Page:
The most contentious of the three major issues discussed obviously was the regulatory capital framework or the reserves the central bank continues to hold. The RBI has been speaking out against the government’s reported contention that it is over-capitalised, by saying that it needs healthy reserves to counter any risks that may emerge in the economy. The government feels the RBI could be sitting on excess capital of anywhere up to Rs 3.6 lakh crore.

Now that the board of the RBI (which comprises two government nominees) has agreed to constitute an expert committee to deliberate on this contentious issue and find out what capital adequacy should be in the current scenario, any confrontation and fallout of this debate has at least been postponed.

YV Malegam, one of the longest serving former members on the board of the RBI, told CNBC-TV18 that capital adequacy of the RBI should be determined periodically and the decision to ask a panel to study the matter was a good one. A committee had examined capital adequacy last in 2013 when Malegam was also a member, saying that its recommendations held true for three years. So a review of the norms was due anyway. Besides, the board may not have the required domain knowledge to study such a technical subject and it would be best if a committee of experts were to examine whether the RBI should give more from its surplus to the government.

On getting some banks out of the PCA framework, too, the fact that the Board for Financial Supervision (BFS) has been tasked shows that the government has not unduly insisted on being a party to the decisions in this matter and that it remains with the RBI’s domain. Remember, the government has been crying hoarse about the flaws in RBI’s latest framework to deal with those public sector banks which are stressed.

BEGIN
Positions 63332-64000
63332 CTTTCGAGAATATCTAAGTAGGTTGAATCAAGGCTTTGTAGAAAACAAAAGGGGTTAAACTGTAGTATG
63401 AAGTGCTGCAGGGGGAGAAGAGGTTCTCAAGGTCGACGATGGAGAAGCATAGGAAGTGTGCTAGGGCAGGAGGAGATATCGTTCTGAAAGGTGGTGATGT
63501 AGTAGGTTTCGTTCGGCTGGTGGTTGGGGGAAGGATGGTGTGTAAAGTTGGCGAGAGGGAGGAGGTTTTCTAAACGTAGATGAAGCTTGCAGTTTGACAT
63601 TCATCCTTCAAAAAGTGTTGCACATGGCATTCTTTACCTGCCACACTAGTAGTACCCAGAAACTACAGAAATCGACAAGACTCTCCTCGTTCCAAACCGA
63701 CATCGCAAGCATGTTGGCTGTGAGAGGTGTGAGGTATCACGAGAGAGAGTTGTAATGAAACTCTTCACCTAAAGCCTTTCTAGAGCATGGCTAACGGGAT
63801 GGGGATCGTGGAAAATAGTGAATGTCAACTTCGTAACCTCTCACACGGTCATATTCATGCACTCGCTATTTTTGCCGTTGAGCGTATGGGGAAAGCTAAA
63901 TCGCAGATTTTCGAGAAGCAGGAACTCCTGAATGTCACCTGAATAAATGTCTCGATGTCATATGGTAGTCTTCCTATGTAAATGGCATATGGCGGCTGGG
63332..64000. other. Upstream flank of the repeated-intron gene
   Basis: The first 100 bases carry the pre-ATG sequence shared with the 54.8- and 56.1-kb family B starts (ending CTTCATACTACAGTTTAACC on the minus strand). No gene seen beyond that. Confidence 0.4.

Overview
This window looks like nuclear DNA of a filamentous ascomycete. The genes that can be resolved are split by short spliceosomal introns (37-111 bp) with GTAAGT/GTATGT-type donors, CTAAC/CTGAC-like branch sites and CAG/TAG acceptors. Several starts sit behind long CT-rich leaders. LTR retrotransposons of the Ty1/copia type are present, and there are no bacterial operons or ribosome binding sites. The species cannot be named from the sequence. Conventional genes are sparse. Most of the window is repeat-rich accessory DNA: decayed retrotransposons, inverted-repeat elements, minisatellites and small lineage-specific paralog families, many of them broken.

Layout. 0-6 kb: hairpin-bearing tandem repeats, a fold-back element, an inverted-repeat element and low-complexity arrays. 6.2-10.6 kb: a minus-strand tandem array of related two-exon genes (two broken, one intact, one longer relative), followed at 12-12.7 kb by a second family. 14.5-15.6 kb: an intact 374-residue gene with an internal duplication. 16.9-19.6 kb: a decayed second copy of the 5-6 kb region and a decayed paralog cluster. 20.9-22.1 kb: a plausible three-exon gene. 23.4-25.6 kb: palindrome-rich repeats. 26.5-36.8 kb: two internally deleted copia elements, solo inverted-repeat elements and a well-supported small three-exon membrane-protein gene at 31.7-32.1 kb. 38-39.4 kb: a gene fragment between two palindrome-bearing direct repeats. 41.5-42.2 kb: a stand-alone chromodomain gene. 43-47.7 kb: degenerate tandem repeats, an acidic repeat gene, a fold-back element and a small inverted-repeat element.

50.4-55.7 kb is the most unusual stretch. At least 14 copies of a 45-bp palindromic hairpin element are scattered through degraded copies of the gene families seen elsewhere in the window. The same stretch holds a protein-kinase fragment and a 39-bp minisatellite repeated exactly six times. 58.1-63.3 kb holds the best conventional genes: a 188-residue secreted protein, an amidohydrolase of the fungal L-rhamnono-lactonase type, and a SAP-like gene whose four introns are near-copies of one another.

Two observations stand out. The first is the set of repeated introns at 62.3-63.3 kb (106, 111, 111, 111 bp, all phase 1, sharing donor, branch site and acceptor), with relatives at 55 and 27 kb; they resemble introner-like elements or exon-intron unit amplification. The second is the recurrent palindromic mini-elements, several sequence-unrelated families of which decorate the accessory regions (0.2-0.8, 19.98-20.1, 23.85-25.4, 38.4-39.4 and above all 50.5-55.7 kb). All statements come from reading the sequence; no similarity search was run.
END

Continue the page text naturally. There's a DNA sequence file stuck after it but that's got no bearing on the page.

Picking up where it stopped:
The RBI implemented the PCA norms at the beginning of this fiscal and currently, 11 of the 12 banks in the new framework are PSU banks. These banks face lending restrictions and some other curbs so that they eventually become stronger. Government officials had earlier alleged that neither was the government consulted before RBI framed the revised PCA norms, nor were suggestions by government representatives in subsequent meetings on relaxing lending restrictions for such banks heeded.

And on the matter of easing liquidity for the small and medium businesses, the RBI seems to have bowed to the government’s wishes in a limited way and this again is a good move.

As another former finance minister, Yashwant Sinha, pointed out, a nine-hour board meeting of the RBI would signal that India is undergoing some financial emergency. But the case is merely a breakdown of communication between the government and the country’s central bank. Instead of escalating tensions by insisting on contentious issues, the government must ensure that the demands it makes of the RBI are within the framework of the act under which the central bank functions.

There is little to be gained by having an ‘activist’ board, whose role is restricted to advising the RBI governor under the current norms. It would be best for everyone involved if issues were decided through consensus instead of coercion.

(The author is a senior journalist. Views are personal.)

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| Edited by: Nitya Thirumalai